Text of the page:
I could hear it rattling but could not see it. The little squirrels who live under the stump were making terrified chirping sounds and there was a bird that must have had a nest in the bushes who was frantic because of the rattlesnake.

The animal control lady said the officer could not get over right away because he was on another call in another city and to keep my eye on the area the snake went into. I told my sister to bring me a step ladder to climb on to keep a better look out for the snake plus I didn't want to be on the ground in case it came out. I wanted to just scream and scream I was so scared. I sent my sister to check to make sure Baron hadn't been bitten previously because I did not know how long the rattlesnake had been in the yard and to let the officer in when he arrived.

The rattling finally stopped. The officer finally came and started searching for the rattlesnake. I kept screaming at my sister to stay away from the bushes--that the rattlesnake could strike out at her. I was hysterical with terror. My sister kept her head--unlike me she is excellent in crisis situations.

The officer asked if we were sure it was a rattlesnake and I showed him the pictures on the camera. He said it was a rattlesnake all right. Even just seeing the pictures made me scream and cry.

The officer searched and searched. I was so scared the rattlesnake had crawled away to a place he would not be able to find it.

But then good news--he found it and it was dead. I guess it had finally died from internal injuries from the concrete block I threw onto it. I took pictures of the officer getting it because I wanted to prove to my Mom's Trustee that there really was a horrible rattlesnake in my yard because I am thinking that maybe Baron ought to have rattlesnake bite vaccinations in case another one ever gets in.

This is the concrete block I threw onto the rattlesnake with amazing accuracy.

It really was a miracle that the rattlesnake did not bite my Baron. He had been in and out of the backyard all day. And it is a miracle that my sister went outside right when she did as the rattlesnake had apparently just come out of the plants along the back of the house so she was able to see him in the yard. A few minutes either way and we would not have known of the terrible danger to my Baron or to the children next door. And it was a miracle that I was able to throw that concrete block so accurately and that the animal control officer was actually able to find the body in all those plants so I don't have to be terrified the rattlesnake is still out there.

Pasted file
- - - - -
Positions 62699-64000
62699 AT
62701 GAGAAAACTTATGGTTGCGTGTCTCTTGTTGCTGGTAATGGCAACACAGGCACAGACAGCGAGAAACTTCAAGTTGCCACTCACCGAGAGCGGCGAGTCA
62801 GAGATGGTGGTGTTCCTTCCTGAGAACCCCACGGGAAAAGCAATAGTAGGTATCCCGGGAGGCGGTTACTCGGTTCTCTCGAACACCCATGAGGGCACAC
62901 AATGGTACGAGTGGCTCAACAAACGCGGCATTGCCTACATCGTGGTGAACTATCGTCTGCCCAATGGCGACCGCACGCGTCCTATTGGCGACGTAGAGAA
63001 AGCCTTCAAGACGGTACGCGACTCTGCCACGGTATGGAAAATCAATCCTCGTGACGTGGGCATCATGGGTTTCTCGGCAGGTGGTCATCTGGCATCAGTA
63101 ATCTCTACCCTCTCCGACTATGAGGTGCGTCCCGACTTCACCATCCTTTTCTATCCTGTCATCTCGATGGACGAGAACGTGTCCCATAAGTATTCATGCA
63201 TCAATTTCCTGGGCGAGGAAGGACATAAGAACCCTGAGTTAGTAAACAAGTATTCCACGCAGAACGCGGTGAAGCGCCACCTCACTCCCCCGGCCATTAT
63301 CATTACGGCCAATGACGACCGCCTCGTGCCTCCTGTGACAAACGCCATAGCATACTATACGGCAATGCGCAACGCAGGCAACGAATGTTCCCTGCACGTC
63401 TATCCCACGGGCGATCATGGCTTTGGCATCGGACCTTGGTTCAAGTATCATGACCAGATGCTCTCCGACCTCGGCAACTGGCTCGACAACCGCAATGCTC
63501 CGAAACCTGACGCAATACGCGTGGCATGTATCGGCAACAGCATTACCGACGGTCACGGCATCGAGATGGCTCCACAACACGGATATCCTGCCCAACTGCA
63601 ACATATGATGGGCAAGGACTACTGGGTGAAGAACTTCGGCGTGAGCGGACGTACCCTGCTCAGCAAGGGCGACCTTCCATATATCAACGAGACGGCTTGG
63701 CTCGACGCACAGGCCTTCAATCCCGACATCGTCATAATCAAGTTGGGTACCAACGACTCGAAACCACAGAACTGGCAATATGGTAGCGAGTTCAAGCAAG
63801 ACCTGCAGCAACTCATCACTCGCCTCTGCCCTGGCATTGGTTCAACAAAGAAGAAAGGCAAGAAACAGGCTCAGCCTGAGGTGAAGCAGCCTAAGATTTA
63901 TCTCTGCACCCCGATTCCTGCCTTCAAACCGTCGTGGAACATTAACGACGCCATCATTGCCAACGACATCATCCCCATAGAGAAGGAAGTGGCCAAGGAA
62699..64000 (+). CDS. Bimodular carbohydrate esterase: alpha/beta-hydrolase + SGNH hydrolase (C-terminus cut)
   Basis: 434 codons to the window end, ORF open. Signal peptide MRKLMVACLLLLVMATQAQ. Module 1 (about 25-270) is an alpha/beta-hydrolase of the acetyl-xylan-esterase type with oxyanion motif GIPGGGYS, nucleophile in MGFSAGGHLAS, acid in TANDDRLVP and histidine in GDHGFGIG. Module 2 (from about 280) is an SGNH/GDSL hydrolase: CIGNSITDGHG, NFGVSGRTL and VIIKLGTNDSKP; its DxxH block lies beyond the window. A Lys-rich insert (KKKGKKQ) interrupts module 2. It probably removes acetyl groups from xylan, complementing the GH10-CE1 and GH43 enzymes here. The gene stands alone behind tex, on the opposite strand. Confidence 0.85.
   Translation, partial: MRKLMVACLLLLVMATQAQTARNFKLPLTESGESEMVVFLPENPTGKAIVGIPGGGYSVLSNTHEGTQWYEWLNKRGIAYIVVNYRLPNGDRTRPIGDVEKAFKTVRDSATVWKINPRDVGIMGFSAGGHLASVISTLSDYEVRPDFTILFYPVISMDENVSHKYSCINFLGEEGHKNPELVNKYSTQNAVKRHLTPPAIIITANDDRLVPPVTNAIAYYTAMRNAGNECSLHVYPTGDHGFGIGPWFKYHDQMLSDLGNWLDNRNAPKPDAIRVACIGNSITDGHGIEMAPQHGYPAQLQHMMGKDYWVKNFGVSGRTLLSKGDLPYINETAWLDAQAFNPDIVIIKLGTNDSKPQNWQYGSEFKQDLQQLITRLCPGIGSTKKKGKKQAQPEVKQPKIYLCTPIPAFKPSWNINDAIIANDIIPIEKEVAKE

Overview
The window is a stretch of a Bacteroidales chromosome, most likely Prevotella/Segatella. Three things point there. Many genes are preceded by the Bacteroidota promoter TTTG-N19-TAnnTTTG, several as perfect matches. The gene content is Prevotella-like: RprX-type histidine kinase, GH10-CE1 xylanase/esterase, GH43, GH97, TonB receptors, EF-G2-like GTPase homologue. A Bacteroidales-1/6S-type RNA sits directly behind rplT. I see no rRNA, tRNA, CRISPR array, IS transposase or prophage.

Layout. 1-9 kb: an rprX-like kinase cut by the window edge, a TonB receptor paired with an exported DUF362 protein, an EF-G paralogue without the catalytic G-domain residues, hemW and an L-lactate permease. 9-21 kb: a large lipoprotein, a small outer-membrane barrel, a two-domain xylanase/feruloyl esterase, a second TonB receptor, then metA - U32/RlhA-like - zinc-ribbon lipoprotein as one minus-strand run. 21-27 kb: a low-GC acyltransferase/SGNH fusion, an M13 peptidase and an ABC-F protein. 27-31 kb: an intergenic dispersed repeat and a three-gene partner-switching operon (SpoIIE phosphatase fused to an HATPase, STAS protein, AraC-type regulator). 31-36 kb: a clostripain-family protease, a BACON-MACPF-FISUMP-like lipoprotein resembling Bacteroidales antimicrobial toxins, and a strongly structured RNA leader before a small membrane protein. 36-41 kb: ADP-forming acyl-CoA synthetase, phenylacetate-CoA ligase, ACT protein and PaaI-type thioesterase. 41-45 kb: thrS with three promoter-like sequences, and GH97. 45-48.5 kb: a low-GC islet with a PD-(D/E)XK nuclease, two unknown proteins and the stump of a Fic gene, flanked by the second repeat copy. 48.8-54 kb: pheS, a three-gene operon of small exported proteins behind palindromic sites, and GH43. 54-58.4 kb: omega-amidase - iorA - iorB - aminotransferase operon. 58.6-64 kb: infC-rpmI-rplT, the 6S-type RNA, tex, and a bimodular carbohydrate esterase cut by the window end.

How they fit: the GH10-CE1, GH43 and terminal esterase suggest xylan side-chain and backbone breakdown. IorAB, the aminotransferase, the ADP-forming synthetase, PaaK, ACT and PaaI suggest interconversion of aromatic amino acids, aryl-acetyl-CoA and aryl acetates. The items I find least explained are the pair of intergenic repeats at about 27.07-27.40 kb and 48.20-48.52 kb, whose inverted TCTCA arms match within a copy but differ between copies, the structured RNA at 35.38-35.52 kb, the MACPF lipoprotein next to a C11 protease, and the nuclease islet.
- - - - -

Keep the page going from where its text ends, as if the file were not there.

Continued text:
I feel very bad that I killed something--I hate to hurt or kill anything--but considering that the rattlesnake could have killed my Baron (a Rotweiller was killed by a rattlesnake bite a few years ago on the next street) or one of the darling children next door I am relieved it is dead.

My sister didn't want me to kill it--she wanted to try to catch it first in a plastic tub instead of my throwing the concrete on it but I screamed at her that she would have to get too close to it to try to catch it that way and she could be bitten plus it could escape onto the hill and come back out and kill Baron or the children.

Thank you David : ) Once a small king snake got in my house and I caught it and let it loose in a nature park so I really do like snakes and would never kill one unless it posed a danger like the one in my yard did. I am still traumatized from the rattlesnake. I admire your bravery in catching poisonous snakes--I could never do anything like that!

Many people want to know how to kill a Western Diamondback Rattlesnake, but you don't need to. The best way to get rid of Diamondbacks is to simply leave them alone. You can also use a Diamondback trap to catch them - that's one of the best ways for how to remove Diamondback snakes. For more information, go to my Snake Removal - How to Get Rid of Snakes home page.